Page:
ometimes a medical diagnosis sounds like a death sentence. When patients and their relatives go through this extremely challenging time, they often feel as if they were left alone with all the emotions, tension, and tragedy. They are not. An organized palliative and hospice system is designed to guide patients and their loved ones through such difficult and confusing situations.
If you are reading our blog, chances are you are familiar with two terms or at least intuitively understand them – palliative care and hospice care. While both are similar, there is a difference between the care you receive. Palliative care refers to the care you obtain during a serious illness that may be combined with curative treatment. Hospice care, on the other hand, is offered to patients who no longer receive curative treatment, and their life expectancy is estimated to be six months or less.
Today we discuss hospice care and when it is the right time to take advantage of an in-patient hospice facility. In order to understand the hospice care system, let’s review the four levels of hospice care:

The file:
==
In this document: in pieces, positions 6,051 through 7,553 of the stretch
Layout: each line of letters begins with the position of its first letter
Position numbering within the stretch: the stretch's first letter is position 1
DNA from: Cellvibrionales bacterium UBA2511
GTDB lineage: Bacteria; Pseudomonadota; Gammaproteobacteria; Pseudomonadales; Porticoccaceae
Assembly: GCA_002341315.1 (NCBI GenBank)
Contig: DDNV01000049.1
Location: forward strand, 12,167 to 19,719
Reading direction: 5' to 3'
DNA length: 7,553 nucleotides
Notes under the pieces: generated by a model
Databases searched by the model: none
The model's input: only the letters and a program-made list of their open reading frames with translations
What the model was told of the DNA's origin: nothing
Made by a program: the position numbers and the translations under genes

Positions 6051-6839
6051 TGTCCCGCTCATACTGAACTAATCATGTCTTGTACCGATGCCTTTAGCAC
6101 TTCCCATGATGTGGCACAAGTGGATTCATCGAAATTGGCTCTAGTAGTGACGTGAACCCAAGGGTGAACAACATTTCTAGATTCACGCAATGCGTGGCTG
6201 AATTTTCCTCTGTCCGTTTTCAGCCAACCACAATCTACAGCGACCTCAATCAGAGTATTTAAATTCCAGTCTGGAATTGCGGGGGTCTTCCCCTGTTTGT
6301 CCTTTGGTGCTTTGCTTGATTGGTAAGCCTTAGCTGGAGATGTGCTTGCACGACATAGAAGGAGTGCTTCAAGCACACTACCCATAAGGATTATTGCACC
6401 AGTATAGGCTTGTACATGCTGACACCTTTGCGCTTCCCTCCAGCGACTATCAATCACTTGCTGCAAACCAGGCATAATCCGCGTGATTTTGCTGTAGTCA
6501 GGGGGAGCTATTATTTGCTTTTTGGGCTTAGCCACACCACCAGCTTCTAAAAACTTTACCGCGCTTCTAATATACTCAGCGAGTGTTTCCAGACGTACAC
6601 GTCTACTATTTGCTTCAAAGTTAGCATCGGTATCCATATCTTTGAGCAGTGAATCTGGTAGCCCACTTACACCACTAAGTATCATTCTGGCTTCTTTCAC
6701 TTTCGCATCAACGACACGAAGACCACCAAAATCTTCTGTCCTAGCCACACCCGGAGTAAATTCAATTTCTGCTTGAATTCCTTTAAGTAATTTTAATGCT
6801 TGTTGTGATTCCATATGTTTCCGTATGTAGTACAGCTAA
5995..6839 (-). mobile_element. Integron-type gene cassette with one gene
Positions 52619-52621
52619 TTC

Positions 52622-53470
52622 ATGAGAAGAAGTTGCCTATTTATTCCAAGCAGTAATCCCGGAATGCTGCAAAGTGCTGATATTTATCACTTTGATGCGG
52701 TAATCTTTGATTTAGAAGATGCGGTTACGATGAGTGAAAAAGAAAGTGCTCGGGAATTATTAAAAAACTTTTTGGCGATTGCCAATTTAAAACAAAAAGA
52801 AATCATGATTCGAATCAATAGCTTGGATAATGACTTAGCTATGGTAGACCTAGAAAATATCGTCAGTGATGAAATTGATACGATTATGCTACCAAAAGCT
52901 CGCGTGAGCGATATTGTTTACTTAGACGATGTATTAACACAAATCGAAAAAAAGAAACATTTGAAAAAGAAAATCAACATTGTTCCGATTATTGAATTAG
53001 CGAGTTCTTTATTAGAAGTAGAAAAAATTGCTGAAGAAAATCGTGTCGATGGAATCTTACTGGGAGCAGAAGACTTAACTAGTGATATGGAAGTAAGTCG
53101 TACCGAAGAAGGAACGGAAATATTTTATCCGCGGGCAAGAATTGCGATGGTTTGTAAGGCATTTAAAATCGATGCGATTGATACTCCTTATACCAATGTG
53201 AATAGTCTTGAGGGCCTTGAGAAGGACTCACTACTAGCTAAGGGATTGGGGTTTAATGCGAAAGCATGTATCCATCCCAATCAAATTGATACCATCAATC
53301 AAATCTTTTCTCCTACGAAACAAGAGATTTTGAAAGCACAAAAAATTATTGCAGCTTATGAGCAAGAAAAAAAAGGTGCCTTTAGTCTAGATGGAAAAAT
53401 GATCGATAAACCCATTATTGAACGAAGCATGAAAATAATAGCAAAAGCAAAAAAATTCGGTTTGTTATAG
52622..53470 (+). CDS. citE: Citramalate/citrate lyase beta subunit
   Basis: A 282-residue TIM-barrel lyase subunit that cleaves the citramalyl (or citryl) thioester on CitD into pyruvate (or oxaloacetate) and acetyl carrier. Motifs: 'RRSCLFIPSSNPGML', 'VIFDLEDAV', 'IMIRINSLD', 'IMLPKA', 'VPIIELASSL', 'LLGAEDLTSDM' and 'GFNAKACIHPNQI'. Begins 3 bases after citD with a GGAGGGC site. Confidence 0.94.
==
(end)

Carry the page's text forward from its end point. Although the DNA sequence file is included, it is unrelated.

Routine Home Care
Hospice is a safe space but not necessarily a physical place. Hospice is where you want it to be, provided your condition allows it. One of the most common levels of hospice care is routine home care, where hospice highly trained and qualified staff coordinates your or your loved one’s care in your private residence, nursing home, or Assisted Living facilities. Our compassionate interdisciplinary team of experts delivers their services in various fields to ensure your goals and needs are met, including medical and nursing care, spiritual guidance, social work, home aids, and volunteers working routinely in your own premise.
Many patients can continue living at home with the assistance of our hospice team for the entire duration of their illness. There are no out-of-pocket expenses for the patient or their family. If you or your loved one resides in a nursing home or other long-term care facility, the hospice team manages your care in collaboration with the existing staff.